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Pregnancy Timeline by SemestersDevelopmental TimelineFertilizationFirst TrimesterSecond TrimesterThird TrimesterFirst Thin Layer of Skin AppearsEnd of Embryonic PeriodEnd of Embryonic PeriodFemale Reproductive SystemBeginning Cerebral HemispheresA Four Chambered HeartFirst Detectable Brain WavesThe Appearance of SomitesBasic Brain Structure in PlaceHeartbeat can be detectedHeartbeat can be detectedFinger and toe prints appearFinger and toe prints appearFetal sexual organs visibleBrown fat surrounds lymphatic systemBone marrow starts making blood cellsBone marrow starts making blood cellsInner Ear Bones HardenSensory brain waves begin to activateSensory brain waves begin to activateFetal liver is producing blood cellsBrain convolutions beginBrain convolutions beginImmune system beginningWhite fat begins to be madeHead may position into pelvisWhite fat begins to be madePeriod of rapid brain growthFull TermHead may position into pelvisImmune system beginningLungs begin to produce surfactant
CLICK ON weeks 0 - 40 and follow along every 2 weeks of fetal development




 
Developmental biology - Cellular Identity

Who am I? How cells find their identity

How many ways are there to build a heart or a brain?...


The research group of Alex Schier, Director of the Biozentrum, University of Basel, Switzerland, has investigated more closely how a single embryonic cell develops into a heart, nerve or blood cell. For the first time, researchers have reconstructed the developmental trajectories of individual embryonic cells. Their results also suggest that cells can change their path during their maturation process. The results of the study with around 40,000 cells are published in Science.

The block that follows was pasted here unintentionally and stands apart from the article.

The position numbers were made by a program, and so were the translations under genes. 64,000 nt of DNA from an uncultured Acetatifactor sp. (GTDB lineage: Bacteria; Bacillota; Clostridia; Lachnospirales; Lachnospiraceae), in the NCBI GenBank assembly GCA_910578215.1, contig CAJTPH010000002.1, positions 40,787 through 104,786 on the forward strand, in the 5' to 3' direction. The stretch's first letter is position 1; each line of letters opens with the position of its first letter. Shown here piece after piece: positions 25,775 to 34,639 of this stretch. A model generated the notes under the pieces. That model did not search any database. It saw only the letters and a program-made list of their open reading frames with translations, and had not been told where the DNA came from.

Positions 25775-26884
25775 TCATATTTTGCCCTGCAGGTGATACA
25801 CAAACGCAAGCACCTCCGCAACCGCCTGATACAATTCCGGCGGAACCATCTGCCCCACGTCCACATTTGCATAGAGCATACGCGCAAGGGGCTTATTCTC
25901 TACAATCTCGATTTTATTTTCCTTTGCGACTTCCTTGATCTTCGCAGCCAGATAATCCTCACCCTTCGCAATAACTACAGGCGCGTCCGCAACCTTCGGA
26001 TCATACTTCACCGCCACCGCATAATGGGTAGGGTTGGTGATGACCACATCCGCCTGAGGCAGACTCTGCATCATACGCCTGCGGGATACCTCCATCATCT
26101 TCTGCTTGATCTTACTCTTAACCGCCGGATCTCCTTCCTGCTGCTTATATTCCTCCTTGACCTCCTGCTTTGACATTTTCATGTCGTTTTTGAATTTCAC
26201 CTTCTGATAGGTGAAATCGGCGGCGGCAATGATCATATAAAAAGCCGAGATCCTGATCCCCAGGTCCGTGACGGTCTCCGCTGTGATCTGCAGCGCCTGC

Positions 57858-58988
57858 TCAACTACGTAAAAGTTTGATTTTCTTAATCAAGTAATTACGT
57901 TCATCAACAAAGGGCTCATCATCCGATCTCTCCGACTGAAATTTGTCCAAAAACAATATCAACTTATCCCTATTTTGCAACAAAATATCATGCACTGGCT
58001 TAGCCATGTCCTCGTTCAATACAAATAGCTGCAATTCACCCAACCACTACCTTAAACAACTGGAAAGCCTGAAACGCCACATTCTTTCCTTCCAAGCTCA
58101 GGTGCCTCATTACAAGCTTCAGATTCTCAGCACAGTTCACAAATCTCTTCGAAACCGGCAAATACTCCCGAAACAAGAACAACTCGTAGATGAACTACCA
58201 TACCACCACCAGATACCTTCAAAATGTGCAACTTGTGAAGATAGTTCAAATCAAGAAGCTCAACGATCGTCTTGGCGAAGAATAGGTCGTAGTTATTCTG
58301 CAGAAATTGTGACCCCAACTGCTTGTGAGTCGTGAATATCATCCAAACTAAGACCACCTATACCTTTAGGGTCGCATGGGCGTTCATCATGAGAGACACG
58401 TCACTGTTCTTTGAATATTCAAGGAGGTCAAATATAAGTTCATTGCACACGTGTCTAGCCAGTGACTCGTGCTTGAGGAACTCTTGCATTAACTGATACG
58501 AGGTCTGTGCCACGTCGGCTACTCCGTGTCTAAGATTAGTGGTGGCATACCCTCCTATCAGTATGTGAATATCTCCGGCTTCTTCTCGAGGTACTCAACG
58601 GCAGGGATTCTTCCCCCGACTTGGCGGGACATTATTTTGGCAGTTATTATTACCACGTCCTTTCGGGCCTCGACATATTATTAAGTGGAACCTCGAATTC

The origin of every cell of our body is a single cell, the fertilized egg. On the way to become a specialized cell, whether blood, heart or nerve cells, its descendants follow a genetic program. This program determines the identity of a cell, its features and function.

The research team led by Alex Schier, Director of the Biozentrum, University of Basel, and currently still research group leader at Harvard University in Cambridge, has now developed a new method that enables the scientists for the first time to trace the entire history of the differentiation of individual cells. By combining the differentiation trajectories they have been able to construct a full developmental tree for embryogenesis. Furthermore, the team discovered that during differentiation, cells can leave their path and thus change their identity.

A widely branched tree for cell development

In their study, the team isolated around 40,000 cells and 25 different cell types that form in zebrafish over a period of nine hours. To investigate the maturation of these cells, they analyzed the RNA, a copy of the genetic material.
"The RNA tells us, which genes are active and determines the function and characteristics of a cell."

Alexander Schier PhD, Director Biozentrum, University of Basel, Switzerland and research group leader Harvard University, Cambridge, Massachusetts, USA.